The Battle of Collierville was a battle of the American Civil War, in Shelby County, Tennessee. Four minor battles occurred in 1863 at Collierville, Tennessee, during a three-month period. The two largest battles occurred on October 11 and November 3, 1863. The battle on October 11th was the largest land battle fought in Shelby County, Tennessee. The reports from the Union commanders in Official Records also refer to the town as Colliersville. October 11 On Sunday October 11, 1863, the Confederate forces of Confederate Brig. Gen. James R. Chalmers, advanced from its base in Oxford, Missisppi to attack the union garrison at Collierville. His forces consisted of the 7th, 12th, 13th and 14th Tennessee Cavalry, the 1st, 3rd, 12th, and 18th Mississippi Cavarly and the 2nd Missouri Cavalry, along with Buckner's Battery. Buckner's Battery was armed with a 6-lb, a 10-lb and four breech-loading, rapid fire Williams Gun. Union forces were commanded by Union Colonel D. C. Anthony of the 66th Indiana Infantry, which had established defenses at the railroad depot and a stockade having 8-foot high walls and also along a line of rifle-pits. General Chalmers plan was to approach from the south and cut the telegraph lines, burn the railroad trestles, and surround the fort. The 7th and 13th Tennesse and 2nd Missouri Cavalries were to attack from the west, while Colonel Richardson's brigade consisting of the 12th, 13th, and 14th Tennessee and the 12th Mississippi Cavalry attacked from the east. The artillery supported by the 18th Mississippi Battalion was placed on a ridge in the center within 600 yards of the fort and railroad depot. Colonel McGuirk's 3rd Mississippi Cavarly and 1st Mississippi Partisans were sent around the right flank for an attack from the north and gain posssession of the town. About 12 noon, a train constaining Maj. Gen. William T. Sherman arrived from Memphis with the 13th Infantry Regiment (United States), which brought the total number of men fighting in the battle to about 4,000. The 13th U.S. was ordered to the left of the 66th Indiana into the woods. Moving north, Colonel McGuirk's command came upon a 40-acre Union cavalry camp on the north side of the town. After routing the Union 7th Illinois Cavalry into the river bottoms and capturing 150 prisoners and 5 stands of colors, McGuirk's men loaded 18 wagons of supplies and destroyed an additional 30 wagons. Because of this delay, Colonel McGuirk was unable to attack the fort from the north as planned. The battle raged around the fort and depot, and eventually the Confederates drove all the Union forces into the fort, the depot or railroad cuts for protection. Neither side was able to gain control of the battle. Fearing reinforcements from Germantown, the Confederates withdrew without taking the fort. The battle lasted 5 hours. Union losses were 164 killed, wounded or missing and Confederate losses were 128 killed, wounded or missing. General William T. Sherman narrowly escaped capture as the Confederates borded his train and captured personal items, including his horse, Dolly.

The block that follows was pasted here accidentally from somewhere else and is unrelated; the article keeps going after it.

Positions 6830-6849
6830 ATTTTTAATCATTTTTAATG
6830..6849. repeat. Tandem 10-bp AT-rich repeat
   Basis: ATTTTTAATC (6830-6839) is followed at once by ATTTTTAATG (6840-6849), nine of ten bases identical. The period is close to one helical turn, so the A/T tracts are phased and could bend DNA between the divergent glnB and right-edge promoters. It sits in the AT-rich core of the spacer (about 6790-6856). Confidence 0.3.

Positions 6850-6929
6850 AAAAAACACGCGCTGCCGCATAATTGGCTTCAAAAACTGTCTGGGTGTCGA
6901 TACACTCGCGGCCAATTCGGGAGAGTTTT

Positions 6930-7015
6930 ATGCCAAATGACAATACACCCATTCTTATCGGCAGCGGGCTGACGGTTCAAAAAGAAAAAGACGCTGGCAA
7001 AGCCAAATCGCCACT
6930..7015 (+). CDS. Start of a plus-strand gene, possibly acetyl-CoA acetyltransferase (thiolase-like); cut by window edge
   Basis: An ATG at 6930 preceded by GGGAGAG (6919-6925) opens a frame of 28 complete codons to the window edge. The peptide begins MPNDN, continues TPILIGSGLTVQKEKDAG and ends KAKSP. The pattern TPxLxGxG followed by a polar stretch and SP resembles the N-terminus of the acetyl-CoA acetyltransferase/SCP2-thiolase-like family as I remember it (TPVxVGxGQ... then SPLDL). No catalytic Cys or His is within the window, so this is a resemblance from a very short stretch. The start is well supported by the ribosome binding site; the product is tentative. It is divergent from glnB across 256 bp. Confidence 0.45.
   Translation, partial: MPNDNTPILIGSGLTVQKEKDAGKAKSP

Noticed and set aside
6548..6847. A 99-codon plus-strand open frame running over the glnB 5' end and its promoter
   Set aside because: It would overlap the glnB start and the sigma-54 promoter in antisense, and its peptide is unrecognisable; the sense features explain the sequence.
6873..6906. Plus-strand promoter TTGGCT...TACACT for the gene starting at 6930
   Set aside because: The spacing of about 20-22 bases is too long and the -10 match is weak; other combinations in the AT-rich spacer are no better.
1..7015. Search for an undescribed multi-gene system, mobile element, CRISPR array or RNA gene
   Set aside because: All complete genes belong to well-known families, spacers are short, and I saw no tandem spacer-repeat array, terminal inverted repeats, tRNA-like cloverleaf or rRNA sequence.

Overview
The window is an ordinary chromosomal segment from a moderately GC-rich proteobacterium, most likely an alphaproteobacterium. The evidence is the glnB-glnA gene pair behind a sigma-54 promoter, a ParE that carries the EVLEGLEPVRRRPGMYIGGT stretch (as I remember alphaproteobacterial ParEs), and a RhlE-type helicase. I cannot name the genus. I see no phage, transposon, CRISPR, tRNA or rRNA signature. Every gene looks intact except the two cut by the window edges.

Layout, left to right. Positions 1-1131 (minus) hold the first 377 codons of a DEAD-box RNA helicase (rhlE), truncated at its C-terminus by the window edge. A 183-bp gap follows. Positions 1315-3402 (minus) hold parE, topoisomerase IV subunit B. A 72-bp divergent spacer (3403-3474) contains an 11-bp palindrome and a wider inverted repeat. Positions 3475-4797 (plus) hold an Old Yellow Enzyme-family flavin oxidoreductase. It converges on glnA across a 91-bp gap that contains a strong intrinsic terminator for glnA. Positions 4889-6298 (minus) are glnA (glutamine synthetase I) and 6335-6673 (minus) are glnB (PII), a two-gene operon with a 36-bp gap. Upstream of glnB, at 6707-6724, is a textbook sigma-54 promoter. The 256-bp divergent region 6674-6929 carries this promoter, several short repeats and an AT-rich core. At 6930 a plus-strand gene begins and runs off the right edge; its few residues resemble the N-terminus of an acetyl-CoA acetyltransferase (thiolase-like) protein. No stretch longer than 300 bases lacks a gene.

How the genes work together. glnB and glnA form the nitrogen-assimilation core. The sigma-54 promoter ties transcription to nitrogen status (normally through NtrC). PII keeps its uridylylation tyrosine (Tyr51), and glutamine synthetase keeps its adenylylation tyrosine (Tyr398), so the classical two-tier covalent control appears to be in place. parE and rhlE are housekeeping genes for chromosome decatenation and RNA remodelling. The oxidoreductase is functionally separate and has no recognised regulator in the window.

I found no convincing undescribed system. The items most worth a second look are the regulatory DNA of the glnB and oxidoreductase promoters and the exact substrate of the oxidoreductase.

The battle on November 3 was intended to be a Confederate cavalry raid to break up the Memphis & Charleston Railroad behind Maj. Gen. William T. Sherman’s XV Army Corps, then in the process of marching to the relief of Chattanooga. But, when Confederate Brig. Gen. James R. Chalmers, leading a cavalry division riding up from Mississippi, learned that only one Union regiment was left to defended Collierville, he decided to attack. Union Col. Edward Hatch possessed more men than Chalmers supposed, stationed at Collierville and at Germantown, five miles to the west. Scouts warned Hatch of Chalmers’s approach from the south, so he ordered Collierville’s defenders to be prepared and rode from Germantown with cavalry reinforcements.